Leverage and past excess stock returns have coefficients that decay particularly rapidly with the horizon, suggesting that these are primarily short-term signals of financial distress. Profitability and cash holdings are intermediate, with effects that decay more slowly.

In Table 4 the number of observations and number of failures vary with the horizon, because increasing the horizon forces us to drop observations at both the beginning and end of the dataset. Failures that occur within the first j months of the sample cannot be related to the condition of the firm j months previously, and the last j months of the sample cannot be used to predict failures that may occur after the end of the sample. Also, many firms exit the dataset for other reasons between dates t−1 and t − 1 + j. On the other hand, as we lengthen the horizon we can include failures that are immediately preceded by missing data. We have run the same regressions for a subset of firms for which data are available at all the different horizons. This allows us to compare R2 statistics directly across horizons. We obtain very similar results to those reported in Table 4, suggesting that variation in the available data is not responsible for our findings.

3.2 Comparison with distance to default

A leading alternative to the reduced-form econometric approach we have implemented in this paper is the structural approach of Moody’s KMV (Crosbie and Bohn 2001), based on the structural default model of Merton (1974). This approach uses the Merton model to construct “distance to default”, DD, a measure of the difference between the asset value of the firm and the face value of its debt, scaled by the standard deviation of the firm’s asset value. Taken literally, the Merton model implies a deterministic relationship between DD and the probability of default, but in practice this relationship is estimated by a nonparametric regression of a bankruptcy or failure indicator on DD. That is, the historical frequency of bankruptcy is calculated for firms with different levels of DD, and this historical frequency is used as an estimate of the probability of bankruptcy going forward.

To implement the structural approach, we calculate DD in the manner of Hil-

legeist, Keating, Cram, and Lunstedt (2004) by solving a system of two nonlinear equations. The details of the calculation are described in the Appendix. Table 5 compares the predictive power of the structural model with that of our best reducedform model. The top panel reports the coefficients on DD in a simple regression of our failure indicator on DD, and in a multiple regression on DD and the variables included in our reduced-form model. DD enters with the expected negative sign and is highly significant in the simple regression. In the multiple regression, however, it enters with a perverse positive sign at a short horizon, presumably because the reduced-form model already includes volatility and leverage, which are the two main inputs to the calculation of DD. The coefficient on DD only becomes negative and significant when the horizon is extended to one or three years.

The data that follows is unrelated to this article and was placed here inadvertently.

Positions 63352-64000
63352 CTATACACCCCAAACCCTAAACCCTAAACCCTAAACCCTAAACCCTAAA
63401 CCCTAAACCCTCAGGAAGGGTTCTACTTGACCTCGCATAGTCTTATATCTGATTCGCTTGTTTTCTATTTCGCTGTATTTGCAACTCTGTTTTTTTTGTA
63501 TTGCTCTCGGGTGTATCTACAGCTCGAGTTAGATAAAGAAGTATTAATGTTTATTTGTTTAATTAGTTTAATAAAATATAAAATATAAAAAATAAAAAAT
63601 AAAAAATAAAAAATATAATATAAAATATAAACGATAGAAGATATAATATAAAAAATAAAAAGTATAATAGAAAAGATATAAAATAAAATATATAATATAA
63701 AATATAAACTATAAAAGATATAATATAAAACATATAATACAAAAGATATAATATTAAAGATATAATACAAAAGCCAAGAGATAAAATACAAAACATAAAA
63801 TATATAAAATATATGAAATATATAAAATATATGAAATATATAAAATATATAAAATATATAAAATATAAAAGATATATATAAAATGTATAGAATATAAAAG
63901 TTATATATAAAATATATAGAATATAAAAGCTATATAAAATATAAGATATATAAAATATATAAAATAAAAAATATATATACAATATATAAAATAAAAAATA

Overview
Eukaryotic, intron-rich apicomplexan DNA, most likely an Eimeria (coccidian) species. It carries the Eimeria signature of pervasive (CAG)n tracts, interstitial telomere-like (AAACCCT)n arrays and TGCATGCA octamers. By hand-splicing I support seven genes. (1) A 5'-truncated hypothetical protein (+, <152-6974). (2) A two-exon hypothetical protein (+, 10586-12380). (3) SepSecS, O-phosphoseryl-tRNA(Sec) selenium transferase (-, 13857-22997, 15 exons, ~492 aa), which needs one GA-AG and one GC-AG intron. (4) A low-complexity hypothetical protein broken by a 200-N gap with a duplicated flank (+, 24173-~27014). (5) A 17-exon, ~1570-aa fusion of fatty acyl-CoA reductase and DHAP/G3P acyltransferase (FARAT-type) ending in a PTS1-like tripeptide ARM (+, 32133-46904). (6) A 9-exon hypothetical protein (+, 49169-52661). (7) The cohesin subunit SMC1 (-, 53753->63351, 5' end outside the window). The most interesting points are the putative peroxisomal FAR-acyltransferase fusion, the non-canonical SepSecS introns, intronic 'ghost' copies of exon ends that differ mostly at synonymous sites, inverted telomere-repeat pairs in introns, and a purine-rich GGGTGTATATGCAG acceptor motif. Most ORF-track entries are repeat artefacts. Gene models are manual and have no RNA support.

The bottom panel of Table 5 reports the pseudo R2 statistics for these regressions.

While the structural model achieves a respectable R2 of 16% for short-term failure prediction, our reduced-form model almost doubles this number. Adding DD to the reduced-form model has very little effect on the R2, which is to be expected given the presence of volatility and leverage in the reduced-form model. These results hold both when we calculate R2 in-sample, using coefficients estimated over the entire period 1963-2003, and when we calculate it out-of-sample, using coefficients each year from 1981 onwards that were estimated over the period up to but not including that year. The two sets of R2 are very similar because most failures occur towards the end of the dataset, when the full-sample model and the rolling model have very similar coefficients.

The structural approach is designed to forecast default at a horizon of one year.

This suggests that it might perform relatively better as we forecast failure further into the future. It is true that DD enters our model significantly with the correct sign at longer horizons, but Table 5 shows that the relative performance of DD and our econometric model is relatively constant across forecast horizons.

We conclude that the structural approach captures important aspects of the process determining corporate failure. The predictive power of DD is quite impressive given the tight restrictions on functional form imposed by the Merton model. If one’s goal is to predict failures, however, it is clearly better to use a reduced-form econometric approach that allows volatility and leverage to enter with free coefficients and that includes other relevant variables. Bharath and Shumway (2004), in independent recent work, reach a similar conclusion.